Wednesday, October 2, 2019

Japanese colonialism :: essays research papers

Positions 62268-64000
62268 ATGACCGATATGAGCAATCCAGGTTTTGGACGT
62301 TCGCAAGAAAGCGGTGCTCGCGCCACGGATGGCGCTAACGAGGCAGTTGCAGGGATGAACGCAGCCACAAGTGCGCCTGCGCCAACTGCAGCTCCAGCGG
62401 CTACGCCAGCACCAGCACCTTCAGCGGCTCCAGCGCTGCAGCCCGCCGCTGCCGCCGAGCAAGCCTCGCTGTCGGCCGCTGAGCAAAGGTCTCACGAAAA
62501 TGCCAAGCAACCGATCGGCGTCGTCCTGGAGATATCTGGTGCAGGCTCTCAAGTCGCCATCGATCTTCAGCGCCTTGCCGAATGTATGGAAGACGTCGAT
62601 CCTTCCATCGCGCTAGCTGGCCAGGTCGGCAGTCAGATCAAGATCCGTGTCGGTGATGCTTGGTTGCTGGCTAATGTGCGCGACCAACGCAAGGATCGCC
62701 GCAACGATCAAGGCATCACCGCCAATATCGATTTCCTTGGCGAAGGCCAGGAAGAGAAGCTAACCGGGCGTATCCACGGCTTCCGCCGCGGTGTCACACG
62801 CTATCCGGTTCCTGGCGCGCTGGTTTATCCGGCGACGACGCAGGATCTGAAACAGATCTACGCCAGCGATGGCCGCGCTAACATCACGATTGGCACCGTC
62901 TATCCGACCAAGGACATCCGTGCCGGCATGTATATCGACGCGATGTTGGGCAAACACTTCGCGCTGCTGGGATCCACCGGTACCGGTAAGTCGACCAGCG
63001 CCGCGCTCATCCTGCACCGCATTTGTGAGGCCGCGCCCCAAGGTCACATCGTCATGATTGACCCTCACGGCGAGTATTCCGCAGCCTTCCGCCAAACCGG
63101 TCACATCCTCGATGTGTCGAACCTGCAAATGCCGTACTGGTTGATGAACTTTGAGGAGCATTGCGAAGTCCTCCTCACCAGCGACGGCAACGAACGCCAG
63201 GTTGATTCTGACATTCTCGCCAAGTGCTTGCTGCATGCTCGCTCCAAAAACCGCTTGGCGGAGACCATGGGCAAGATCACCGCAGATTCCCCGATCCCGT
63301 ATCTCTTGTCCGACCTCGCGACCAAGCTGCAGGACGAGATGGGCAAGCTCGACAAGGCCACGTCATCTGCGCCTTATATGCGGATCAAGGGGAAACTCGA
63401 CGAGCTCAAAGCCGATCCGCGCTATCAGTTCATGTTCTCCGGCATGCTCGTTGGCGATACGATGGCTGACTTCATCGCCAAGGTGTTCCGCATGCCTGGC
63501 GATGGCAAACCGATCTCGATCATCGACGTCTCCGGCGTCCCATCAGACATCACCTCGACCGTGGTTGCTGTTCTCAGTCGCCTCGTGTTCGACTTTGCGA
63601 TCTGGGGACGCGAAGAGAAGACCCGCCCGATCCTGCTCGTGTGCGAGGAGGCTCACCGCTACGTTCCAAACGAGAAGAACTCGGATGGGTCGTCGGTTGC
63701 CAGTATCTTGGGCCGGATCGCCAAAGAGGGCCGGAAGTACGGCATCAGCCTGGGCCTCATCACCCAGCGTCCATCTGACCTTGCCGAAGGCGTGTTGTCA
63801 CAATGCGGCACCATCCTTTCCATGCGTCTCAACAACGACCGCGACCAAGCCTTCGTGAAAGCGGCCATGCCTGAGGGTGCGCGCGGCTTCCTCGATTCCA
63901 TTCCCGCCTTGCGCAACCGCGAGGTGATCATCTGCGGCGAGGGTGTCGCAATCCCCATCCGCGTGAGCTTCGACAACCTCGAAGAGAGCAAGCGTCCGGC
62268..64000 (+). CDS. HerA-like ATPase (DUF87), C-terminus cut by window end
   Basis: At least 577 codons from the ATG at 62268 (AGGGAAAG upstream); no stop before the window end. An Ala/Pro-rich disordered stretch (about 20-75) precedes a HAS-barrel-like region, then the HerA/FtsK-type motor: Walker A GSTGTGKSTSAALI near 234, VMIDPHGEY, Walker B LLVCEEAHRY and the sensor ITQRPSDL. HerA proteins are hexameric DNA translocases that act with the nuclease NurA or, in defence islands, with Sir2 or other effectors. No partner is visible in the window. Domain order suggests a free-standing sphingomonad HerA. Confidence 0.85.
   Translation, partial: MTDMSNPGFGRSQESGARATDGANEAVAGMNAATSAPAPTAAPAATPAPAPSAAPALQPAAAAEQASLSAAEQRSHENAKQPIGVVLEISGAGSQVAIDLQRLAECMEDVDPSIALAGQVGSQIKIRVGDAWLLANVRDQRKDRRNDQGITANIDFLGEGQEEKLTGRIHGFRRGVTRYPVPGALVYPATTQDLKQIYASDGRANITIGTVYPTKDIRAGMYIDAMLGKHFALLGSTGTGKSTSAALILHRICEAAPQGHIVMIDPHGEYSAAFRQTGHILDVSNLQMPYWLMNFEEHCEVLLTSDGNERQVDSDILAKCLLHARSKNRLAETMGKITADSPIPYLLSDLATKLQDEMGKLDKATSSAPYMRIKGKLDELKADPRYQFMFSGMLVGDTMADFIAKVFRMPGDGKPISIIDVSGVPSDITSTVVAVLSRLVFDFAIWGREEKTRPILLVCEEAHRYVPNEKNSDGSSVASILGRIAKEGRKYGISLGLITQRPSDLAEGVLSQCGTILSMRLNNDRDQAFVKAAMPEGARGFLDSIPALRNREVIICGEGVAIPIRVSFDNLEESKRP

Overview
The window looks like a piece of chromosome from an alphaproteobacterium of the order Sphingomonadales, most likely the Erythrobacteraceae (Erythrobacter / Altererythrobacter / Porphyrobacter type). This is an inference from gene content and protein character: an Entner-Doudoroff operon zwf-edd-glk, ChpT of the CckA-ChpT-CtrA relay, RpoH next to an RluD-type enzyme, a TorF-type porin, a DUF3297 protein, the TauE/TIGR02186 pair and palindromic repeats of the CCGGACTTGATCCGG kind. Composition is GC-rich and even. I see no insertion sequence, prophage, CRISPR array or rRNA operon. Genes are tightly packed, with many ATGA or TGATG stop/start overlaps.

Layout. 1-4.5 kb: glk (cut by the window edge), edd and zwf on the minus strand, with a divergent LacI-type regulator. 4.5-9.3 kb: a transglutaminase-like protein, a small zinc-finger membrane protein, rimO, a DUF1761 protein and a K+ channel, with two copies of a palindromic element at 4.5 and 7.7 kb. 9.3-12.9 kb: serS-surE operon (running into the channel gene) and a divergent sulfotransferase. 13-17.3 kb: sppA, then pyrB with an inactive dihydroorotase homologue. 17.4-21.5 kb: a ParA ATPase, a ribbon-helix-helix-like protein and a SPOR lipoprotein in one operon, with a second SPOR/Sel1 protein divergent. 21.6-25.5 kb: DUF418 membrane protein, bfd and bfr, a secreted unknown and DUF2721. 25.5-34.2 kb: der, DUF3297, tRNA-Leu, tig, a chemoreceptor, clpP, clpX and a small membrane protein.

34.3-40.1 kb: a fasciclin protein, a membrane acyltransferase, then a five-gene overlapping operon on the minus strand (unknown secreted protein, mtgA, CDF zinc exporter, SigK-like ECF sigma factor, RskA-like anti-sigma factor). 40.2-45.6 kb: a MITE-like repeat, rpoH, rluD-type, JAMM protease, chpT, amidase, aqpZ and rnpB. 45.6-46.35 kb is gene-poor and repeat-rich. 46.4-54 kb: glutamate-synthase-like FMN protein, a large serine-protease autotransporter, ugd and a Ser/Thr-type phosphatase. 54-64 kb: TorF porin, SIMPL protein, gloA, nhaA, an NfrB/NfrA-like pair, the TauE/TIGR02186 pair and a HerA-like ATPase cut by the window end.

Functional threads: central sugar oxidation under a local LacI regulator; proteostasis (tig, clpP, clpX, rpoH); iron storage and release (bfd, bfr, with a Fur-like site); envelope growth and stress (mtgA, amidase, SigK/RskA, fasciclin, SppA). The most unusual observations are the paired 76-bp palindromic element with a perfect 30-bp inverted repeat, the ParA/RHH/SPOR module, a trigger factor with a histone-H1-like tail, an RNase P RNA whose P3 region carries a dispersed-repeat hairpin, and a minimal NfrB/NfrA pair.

It is interesting to find that only some political economists emphasize the fact that Japanese colonialism in Korea played a large part in the development of a high-growth economy. In both readings we get to see that Japanese colonialism greatly differed from European colonialism. In one way, this is because European colonialism rarely introduced heavy industry into the economy, or even pushed the economy with such a heavy hand. As well, Japan left Korea with a relatively high level of industrialization, not something we commonly see with European colonialism. In Kohli's article we see that Japan came into Korea at the very beginning of its colonial rule and transformed the state, not just when creating speedy economic growth. I liked this article in that Kohli took a very systematic approach to writing it, noting the many steps it took for Korea to industrialize, as well as noting extensively the extent to which Japan played a role. Bruce Cumings' article was different in that it looked more towards Japan, Taiwan, and Korea. In his article, he not only looks at Japan as a colonizer, but also an industrializer. I think that in both of the readings, it is amazing that each of the countries examined were able to industrialize so quickly. Northeast Asia industrialized in only decades, whereas it's taken the rest of the world centuries to do the same. In response to this, it is important to note the argument around the state's role in economic development, what Atul Kohli says is "the extent to which state intervention was 'market conforming' versus 'market distorting' or, to use a related set of concepts, the extent to which the state 'led' rather than 'followed' the market." In each article we see what factors went into each country's economic development. It is interesting to note that Japanese colonial governments were fairly harsh in ruling its colonies, but despite this, its subjects continued to work hard and obey. The stronghold Japan have over Korea was immense. Even wealthy landowners, the Yangban elite, were controlled by the state, and any political organizations and national movements that threatened the authoritarian state were squashed. Possible the fact that both Korea and Taiwan, as well as Japan, were fairly small countries amounted for something when struggling to industrialize late. Kohli suggests that land area might well be a factor in successful colonization. This is, he says, is one of the reasons for the lack of problems the Japanese had in establishing authority between the center in Seoul and the periphery. In Bruce Cumings' article he illustrates that Korea and Taiwan became "receptacles for declining Japanese industries." It is still interesting to see that Korea and Taiwan managed to industrialize so fast

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